The Record

Hickerson creates a zen space for faculty and staff

Bradley Bennett, Staff Writer

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This year, history teacher Caitlin Hickerson created the Faculty and Staff Meditation and Relaxation Program, an initiative intended to bring a yoga and relaxation practice to the community’s staff.

The meditation sessions are available biweekly after school, beginning with gentle stretching and moving into a ten minute relaxation or mindfulness session.

Hickerson started the initiative after completing a 500-hour yoga certification, aiming to “create a quiet, calm, nurturing, and supportive space that allows the faculty and staff members to let go of their many responsibilities for a few moments,” she said.

The program is open to all of the school’s faculty, including Middle and Upper Division teachers, the Physical Education department, the cafeteria service, and maintenance workers.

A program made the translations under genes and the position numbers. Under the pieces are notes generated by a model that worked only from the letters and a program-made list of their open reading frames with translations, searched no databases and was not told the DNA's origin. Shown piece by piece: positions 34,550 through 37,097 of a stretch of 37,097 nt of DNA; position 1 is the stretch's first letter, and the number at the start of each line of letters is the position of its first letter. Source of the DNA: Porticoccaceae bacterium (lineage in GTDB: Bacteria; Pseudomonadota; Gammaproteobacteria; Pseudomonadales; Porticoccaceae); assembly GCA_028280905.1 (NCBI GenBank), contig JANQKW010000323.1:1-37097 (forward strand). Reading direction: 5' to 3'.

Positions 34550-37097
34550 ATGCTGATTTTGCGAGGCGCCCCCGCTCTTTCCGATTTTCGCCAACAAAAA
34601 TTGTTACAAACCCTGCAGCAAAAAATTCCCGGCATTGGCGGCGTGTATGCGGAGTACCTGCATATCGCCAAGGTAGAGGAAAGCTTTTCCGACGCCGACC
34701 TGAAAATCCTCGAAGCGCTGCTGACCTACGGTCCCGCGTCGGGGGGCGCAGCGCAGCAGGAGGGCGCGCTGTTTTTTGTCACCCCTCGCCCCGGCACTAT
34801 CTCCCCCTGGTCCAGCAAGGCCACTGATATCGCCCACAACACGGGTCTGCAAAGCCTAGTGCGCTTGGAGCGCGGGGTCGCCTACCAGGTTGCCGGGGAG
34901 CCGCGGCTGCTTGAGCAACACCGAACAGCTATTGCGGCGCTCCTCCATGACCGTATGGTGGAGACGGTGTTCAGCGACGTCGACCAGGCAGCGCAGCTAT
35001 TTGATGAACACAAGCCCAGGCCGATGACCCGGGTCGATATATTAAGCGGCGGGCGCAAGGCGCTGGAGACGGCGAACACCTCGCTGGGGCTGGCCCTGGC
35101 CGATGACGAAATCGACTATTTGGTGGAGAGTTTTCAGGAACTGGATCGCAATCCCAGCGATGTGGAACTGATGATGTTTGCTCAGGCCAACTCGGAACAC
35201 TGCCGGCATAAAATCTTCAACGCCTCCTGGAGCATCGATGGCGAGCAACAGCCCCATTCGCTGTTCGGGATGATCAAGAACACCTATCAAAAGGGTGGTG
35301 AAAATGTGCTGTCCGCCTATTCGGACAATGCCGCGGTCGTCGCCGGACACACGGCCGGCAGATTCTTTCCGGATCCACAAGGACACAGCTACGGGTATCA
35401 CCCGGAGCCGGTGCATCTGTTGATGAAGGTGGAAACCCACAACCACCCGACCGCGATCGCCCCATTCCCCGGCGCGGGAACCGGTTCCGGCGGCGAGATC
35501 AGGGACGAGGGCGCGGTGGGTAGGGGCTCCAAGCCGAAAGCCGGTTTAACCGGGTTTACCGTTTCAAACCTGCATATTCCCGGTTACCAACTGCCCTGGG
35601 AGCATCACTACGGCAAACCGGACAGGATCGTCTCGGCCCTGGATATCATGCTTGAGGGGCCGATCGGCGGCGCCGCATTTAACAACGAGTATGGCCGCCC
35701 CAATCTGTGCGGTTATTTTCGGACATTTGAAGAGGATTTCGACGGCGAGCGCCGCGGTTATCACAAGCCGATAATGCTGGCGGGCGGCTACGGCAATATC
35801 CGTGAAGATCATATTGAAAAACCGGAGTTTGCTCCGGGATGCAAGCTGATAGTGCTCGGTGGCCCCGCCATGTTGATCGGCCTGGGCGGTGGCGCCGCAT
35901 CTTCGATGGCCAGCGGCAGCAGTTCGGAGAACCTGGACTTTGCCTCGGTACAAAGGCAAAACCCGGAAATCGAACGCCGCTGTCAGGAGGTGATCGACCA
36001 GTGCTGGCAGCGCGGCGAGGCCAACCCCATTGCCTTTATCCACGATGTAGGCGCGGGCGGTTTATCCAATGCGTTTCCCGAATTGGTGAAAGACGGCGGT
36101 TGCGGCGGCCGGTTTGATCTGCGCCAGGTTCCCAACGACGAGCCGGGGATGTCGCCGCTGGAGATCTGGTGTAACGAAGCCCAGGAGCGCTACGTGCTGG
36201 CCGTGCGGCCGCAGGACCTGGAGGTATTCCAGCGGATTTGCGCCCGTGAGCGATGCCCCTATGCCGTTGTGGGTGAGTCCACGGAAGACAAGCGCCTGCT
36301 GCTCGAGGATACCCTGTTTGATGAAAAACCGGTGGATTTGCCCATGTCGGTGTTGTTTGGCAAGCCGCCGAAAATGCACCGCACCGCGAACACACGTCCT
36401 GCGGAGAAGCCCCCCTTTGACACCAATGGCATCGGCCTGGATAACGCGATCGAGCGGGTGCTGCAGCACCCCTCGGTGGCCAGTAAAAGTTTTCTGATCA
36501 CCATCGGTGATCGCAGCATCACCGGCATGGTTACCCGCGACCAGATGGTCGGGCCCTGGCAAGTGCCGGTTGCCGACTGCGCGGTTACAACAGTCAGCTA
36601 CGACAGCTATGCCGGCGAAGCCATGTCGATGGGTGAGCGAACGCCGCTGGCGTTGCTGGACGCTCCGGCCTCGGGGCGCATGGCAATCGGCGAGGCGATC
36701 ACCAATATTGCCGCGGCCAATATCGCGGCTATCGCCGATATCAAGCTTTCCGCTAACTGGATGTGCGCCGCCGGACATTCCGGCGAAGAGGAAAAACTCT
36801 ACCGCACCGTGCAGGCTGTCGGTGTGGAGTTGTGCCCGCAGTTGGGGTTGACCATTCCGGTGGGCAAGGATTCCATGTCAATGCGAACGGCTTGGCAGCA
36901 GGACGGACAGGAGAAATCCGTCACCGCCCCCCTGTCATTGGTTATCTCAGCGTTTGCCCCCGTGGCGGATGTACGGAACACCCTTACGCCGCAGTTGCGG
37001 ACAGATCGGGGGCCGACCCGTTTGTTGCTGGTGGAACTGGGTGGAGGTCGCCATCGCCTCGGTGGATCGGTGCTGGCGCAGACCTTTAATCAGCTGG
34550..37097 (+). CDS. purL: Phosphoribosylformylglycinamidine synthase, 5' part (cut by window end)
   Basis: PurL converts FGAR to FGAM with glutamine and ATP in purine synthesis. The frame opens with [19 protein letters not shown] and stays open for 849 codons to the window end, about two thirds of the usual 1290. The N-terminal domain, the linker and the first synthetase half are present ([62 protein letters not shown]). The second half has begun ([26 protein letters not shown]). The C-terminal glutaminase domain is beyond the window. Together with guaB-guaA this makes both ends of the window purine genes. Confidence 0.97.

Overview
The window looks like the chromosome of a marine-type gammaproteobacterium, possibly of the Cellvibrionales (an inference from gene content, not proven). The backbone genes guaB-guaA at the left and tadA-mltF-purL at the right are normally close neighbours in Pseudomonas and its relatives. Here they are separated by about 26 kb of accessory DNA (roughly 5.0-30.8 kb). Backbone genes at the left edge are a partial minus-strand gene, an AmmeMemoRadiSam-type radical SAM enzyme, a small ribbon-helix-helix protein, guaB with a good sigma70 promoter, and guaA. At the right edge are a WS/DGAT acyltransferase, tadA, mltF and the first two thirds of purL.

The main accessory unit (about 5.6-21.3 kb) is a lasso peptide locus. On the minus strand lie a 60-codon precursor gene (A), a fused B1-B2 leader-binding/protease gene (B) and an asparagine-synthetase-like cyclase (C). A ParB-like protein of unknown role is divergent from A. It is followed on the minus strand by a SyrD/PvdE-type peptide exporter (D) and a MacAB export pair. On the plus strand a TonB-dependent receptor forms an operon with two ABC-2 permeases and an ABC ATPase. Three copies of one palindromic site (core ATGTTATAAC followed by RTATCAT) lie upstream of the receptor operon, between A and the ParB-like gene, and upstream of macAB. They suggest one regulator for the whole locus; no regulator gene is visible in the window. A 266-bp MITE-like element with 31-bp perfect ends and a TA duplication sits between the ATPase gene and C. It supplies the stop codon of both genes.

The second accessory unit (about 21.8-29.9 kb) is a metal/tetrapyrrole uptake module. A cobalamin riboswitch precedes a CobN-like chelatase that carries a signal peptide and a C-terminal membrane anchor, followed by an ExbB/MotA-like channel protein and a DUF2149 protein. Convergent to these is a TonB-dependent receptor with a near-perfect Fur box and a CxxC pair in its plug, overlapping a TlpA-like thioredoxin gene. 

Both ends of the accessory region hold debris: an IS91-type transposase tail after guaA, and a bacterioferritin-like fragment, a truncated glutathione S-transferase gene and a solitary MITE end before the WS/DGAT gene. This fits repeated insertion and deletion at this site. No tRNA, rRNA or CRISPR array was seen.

Because all students already have access to yoga instruction, Hickerson created the adult-only program to create a safe space for teachers to momentarily relax their responsibilities, she said.

“There is a great deal of pressure on teachers to perform, make decisions in the moment, and care for others, so it’s important that teachers take time for self-care,” Hickerson said.

“Allowing teachers to destress targets one segment of the community, but if the teachers are more relaxed, the community can benefit as a whole,” psychologist Ian Pervil said.

“I enjoy creating the calm space here at Horace Mann and supporting my colleagues, who I respect so highly,” Hickerson said.

Many teachers, including mathematics teacher Tom Petras, English teacher Ira Brodsky and Eighth Grade Class Dean Carlos Aguilar, have been active participants in the program. 

“Ms. Hickerson is very good at creating a calming and relaxing environment,” Petras said. “We do a little bit of stretching and then a guided meditation, which is really calming in a place that’s usually very frenetic.”

“The afternoon that I participate in the program, I always leave feeling that I’ve reset myself at the end of the school day,” he said.

While shorter sessions are more conducive to faculty schedules, Hickerson hopes to offer a larger variety of more frequent sessions to accommodate more members, she said.

“I can’t overstate the benefit of finding time and space to introduce relaxation into your life,” Pervil said. “This program is just another way to introduce relaxation to lives of a lot of people who need it,” he said.

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Hickerson creates a zen space for faculty and staff